Of Note's principal focus, though, is artists who are working as catalysts, change makers, and storytellers "to impact policy, promote global citizenship, inspire social consciousness, (and) motivate action . . ." (About). While the preponderance of creators represented are visual artists (with a strong representation of photographers), performers, writers, filmmakers, and designers also share the space. The high regard with which these artists are held is in evidence everywhere on the site, from the careful pairing of writers and artists, to the respect given both practice and product, to the stunning images that illuminate each article. Nonetheless, Of Note is far more than a catalogue of visually engaging articles about activist artists. The site itself is a call to action. Advocacy and network building are implicit aspects of every piece, which not only provide models from which others can learn, but also numerous links to opportunities for active participation and support.
Quite a few of the stories are penned by activist writers and cultural workers writing about their peers. Other pieces, like Kimberly Burge's "On Writing with the Girls in Gugulethu" in The Girls Issue (2013), are written by the artists themselves. Burge's piece describes the Amazw'Entombi (Voices of the Girls), a weekly writing club Burge created with girls and young women in one of South Africa's oldest townships. Zoraida Lopez's "Caught in the Drug Wars, a Photo Essay" (2013), also from The Girls Issue, is another first-voice article that describes the photographer's multiyear exploration of the impact of the Columbian "drug industry" on the lives of girls and women whose families have been displaced and broken by the slow motion war at its epicenter in Medellin. In it, she recounts teaching photography to women (ex-"drug mules") who are serving time in Medellin's Pedregal Prison. The essay's powerful black and white images (by Lopez and her students) fulfill the photographers wish to counter "stereotypical images of Latina women and girls" with portraits of "resilience and hope" (2013).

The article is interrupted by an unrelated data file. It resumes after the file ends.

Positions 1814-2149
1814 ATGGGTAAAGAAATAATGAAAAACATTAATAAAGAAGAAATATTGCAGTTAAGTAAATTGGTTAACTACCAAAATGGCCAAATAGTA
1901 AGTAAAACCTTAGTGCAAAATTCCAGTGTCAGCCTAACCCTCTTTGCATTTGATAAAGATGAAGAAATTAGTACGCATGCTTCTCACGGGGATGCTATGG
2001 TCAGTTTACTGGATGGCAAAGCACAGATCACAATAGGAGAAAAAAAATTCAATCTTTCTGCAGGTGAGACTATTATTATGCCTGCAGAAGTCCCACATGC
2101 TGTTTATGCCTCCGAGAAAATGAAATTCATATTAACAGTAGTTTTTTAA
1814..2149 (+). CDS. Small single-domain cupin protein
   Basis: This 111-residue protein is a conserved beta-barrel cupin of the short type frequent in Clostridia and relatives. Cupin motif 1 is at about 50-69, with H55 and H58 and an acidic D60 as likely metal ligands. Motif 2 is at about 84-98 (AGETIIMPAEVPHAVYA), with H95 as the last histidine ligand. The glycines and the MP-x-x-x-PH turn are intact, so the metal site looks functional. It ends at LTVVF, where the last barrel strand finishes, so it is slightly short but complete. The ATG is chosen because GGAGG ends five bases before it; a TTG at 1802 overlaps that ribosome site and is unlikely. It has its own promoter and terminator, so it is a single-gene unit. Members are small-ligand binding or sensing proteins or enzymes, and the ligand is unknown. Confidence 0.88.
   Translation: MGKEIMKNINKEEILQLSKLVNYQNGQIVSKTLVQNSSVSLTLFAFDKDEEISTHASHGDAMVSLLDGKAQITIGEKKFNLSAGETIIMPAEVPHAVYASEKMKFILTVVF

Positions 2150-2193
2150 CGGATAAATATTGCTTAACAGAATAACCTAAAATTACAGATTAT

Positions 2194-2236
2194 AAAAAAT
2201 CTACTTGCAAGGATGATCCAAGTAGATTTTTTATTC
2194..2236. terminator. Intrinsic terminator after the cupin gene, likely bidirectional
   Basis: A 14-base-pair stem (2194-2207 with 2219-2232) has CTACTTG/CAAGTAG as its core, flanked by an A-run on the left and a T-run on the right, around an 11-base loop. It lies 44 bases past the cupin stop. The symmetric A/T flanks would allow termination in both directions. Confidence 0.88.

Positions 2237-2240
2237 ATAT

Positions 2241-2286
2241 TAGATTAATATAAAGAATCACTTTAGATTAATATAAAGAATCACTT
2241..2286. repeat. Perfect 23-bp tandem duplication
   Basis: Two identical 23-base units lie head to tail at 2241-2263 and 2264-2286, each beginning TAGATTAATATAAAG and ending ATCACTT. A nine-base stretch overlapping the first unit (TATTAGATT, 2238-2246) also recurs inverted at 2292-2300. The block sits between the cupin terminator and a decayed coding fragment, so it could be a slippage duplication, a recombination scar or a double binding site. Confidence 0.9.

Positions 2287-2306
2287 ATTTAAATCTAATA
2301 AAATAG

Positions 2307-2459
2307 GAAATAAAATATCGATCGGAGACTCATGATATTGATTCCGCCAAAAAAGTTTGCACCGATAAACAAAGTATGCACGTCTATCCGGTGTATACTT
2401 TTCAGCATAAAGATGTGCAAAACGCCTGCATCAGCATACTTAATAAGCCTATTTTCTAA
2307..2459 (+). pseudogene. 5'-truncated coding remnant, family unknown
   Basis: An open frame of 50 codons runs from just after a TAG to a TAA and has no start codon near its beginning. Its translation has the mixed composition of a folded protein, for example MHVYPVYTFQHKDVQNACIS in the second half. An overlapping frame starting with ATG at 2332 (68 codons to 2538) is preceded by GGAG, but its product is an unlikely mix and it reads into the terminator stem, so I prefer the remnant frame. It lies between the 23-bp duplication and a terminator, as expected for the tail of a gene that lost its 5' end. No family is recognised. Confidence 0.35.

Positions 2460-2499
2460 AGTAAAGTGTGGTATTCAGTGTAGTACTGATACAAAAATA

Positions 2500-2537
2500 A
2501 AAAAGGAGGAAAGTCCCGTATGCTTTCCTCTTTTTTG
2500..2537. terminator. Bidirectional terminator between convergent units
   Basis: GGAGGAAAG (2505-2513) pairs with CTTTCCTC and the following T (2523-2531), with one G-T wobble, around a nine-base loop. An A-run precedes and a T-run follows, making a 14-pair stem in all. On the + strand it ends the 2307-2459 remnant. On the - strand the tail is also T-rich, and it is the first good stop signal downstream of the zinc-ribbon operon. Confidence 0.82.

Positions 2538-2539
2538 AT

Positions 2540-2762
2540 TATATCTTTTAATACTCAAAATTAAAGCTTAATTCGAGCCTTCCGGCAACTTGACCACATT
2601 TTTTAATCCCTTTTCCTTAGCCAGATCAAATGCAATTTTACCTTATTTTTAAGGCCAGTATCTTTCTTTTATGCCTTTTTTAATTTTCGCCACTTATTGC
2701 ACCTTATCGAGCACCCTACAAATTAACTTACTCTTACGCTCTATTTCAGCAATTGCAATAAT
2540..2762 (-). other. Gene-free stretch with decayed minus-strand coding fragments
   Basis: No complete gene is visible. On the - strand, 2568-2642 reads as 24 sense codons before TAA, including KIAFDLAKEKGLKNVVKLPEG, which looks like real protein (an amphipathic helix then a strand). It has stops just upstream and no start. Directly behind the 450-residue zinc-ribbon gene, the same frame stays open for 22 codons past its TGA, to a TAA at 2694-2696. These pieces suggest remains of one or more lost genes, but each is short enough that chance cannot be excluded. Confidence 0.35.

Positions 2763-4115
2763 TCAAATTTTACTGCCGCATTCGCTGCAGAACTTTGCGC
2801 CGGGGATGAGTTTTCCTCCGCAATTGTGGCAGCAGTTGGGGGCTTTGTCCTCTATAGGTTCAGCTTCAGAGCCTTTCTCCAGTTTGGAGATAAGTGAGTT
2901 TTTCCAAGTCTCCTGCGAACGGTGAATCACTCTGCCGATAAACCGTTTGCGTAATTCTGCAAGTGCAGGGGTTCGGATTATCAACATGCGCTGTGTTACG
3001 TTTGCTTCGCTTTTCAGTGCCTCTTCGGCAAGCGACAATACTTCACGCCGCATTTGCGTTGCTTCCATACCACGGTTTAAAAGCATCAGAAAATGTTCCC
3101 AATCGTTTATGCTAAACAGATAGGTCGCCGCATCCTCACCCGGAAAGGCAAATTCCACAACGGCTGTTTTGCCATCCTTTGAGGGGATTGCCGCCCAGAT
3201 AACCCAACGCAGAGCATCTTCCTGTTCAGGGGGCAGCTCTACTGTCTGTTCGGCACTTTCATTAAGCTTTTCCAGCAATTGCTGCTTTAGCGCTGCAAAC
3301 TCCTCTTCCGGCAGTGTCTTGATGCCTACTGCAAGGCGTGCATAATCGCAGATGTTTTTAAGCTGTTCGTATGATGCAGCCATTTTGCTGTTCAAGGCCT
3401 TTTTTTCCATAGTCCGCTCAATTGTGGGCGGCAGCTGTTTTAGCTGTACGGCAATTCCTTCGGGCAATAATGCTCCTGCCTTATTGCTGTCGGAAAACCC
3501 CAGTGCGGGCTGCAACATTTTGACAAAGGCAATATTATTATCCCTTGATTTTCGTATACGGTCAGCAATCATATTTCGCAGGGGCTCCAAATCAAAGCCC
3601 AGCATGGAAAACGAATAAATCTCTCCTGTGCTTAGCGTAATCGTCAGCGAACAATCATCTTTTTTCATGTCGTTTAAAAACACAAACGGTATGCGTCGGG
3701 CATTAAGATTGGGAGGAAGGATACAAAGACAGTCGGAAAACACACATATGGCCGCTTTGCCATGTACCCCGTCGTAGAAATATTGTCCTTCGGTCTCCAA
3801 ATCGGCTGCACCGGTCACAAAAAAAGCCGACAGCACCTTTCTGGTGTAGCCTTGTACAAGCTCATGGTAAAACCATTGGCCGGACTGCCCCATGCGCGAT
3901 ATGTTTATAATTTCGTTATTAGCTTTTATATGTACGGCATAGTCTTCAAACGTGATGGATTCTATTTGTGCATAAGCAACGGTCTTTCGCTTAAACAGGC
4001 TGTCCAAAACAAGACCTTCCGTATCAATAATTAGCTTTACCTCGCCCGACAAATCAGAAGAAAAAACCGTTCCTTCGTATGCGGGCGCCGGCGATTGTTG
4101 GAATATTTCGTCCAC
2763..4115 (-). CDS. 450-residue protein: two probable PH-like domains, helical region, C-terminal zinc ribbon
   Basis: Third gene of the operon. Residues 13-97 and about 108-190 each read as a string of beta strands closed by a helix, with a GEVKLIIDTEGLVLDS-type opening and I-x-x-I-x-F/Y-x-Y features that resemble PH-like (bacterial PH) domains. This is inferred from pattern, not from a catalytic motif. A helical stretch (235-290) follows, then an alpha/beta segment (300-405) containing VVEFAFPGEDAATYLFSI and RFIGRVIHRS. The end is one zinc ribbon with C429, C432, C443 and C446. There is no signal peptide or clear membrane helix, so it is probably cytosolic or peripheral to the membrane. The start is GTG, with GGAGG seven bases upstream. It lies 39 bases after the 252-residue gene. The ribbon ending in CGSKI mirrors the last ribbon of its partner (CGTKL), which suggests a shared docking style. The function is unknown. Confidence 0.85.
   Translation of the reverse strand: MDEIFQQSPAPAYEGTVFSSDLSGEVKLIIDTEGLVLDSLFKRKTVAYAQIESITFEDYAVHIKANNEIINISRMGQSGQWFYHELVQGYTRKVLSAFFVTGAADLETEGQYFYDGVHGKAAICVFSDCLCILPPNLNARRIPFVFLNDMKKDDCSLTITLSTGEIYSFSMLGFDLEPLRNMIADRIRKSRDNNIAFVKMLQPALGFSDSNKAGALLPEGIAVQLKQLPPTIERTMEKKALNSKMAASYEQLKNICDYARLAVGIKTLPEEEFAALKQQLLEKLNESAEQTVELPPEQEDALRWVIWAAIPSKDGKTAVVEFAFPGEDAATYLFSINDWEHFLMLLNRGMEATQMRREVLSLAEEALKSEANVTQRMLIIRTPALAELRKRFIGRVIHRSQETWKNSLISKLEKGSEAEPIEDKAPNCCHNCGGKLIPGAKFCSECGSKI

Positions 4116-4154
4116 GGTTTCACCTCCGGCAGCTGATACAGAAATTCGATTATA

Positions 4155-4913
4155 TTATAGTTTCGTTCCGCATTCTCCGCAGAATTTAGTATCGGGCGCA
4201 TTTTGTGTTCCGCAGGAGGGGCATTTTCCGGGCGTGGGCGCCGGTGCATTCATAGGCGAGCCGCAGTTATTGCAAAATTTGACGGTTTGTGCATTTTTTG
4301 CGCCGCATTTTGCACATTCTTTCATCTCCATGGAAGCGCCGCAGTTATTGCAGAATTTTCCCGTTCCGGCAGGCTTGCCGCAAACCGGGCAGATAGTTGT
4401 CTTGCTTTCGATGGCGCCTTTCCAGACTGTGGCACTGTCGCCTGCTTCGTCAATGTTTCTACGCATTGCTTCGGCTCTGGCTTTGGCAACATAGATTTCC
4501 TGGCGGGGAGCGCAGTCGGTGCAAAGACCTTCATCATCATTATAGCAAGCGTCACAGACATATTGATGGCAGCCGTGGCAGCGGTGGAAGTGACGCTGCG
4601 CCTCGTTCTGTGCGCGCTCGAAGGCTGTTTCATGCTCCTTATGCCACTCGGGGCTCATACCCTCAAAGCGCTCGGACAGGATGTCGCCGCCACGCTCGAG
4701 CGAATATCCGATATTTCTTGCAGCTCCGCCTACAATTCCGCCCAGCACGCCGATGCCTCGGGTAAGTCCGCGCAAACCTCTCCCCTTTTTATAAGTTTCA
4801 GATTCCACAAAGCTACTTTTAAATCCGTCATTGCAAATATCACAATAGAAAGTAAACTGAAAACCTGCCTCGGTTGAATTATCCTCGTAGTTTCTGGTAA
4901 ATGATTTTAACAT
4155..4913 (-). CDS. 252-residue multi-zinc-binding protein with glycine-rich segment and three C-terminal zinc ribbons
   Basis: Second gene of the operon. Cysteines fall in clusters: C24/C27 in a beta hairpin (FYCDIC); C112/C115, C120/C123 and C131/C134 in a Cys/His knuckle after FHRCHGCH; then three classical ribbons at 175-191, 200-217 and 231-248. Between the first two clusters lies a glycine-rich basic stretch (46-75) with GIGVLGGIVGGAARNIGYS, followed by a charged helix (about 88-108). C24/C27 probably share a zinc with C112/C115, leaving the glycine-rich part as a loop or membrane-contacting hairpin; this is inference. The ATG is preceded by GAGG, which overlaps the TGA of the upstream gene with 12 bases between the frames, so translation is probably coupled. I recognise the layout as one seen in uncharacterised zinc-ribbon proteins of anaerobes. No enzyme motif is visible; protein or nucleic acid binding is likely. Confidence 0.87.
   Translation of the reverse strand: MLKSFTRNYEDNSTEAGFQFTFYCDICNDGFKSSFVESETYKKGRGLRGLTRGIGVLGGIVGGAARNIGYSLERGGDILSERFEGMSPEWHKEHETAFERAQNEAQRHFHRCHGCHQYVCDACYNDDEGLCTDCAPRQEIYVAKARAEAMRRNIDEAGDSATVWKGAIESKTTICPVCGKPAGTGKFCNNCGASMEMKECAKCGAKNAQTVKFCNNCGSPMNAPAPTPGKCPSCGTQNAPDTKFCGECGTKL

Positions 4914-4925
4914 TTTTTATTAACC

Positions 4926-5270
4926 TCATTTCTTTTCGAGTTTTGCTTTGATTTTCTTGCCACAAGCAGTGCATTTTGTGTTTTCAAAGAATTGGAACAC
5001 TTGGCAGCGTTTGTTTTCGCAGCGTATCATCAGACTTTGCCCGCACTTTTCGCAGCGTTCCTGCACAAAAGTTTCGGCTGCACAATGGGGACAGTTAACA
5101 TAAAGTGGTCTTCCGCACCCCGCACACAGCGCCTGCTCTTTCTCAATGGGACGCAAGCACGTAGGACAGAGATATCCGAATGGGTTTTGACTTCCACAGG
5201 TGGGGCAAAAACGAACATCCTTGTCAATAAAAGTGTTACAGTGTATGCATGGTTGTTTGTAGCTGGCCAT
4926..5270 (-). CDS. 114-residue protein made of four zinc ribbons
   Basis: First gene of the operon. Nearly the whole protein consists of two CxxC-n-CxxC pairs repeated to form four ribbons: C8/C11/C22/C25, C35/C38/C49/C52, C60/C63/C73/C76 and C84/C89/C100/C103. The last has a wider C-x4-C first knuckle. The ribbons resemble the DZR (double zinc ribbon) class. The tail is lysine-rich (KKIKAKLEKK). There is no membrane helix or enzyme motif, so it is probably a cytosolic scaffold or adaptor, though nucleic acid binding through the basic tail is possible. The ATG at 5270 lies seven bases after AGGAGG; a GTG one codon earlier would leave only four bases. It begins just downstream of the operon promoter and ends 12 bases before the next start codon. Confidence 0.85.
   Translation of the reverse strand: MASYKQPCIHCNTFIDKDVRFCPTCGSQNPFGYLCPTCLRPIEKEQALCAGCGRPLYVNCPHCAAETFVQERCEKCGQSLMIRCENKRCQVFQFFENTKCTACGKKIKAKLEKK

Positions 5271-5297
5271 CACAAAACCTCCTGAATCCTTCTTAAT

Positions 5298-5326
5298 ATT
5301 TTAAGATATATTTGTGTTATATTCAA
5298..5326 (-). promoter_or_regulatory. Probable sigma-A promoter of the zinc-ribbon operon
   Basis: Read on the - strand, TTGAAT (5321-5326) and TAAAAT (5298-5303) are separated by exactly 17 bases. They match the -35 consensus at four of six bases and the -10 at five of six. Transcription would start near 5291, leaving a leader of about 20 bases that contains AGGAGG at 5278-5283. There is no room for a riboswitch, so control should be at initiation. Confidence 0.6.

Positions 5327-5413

The subject of prisons and the complex and forgotten lives of their inhabitants is the focus of the site's most recent issue, The Imprisoned Issue (2014/2015). The lead article by Mohamed Keita, describes PROLIFERATION, a 10-minute multimedia animation by visual artist and composer Paul Rucker. Featured with the article, Mr. Rucker's musically punctuated landscape represents the accelerating growth of the American prison industrial complex, institution by institution (in green, yellow, orange, and red dots), as they have accumulated across the US over a 145-year period. This mutating map is a powerful introduction to an Of Note issue that departs from the magazine's typically global lens by focusing solely on the US. The nine other articles explore the toxic truths and hard stories of one of America's darkest stains, through stories that explore juvenile lifers, prison hospice work, the school to prison pipeline, penitentiary pregnancies, and the plight of ex-cons. For an issue that is often ignored and/or distorted by fear mongering, the spectrum of subjects and points of view represented in these articles is refreshing. Having spent 12 years as an arts worker in California prisons, encountering these disturbing and hopeful stories from such a wide range of perspectives was deeply affecting.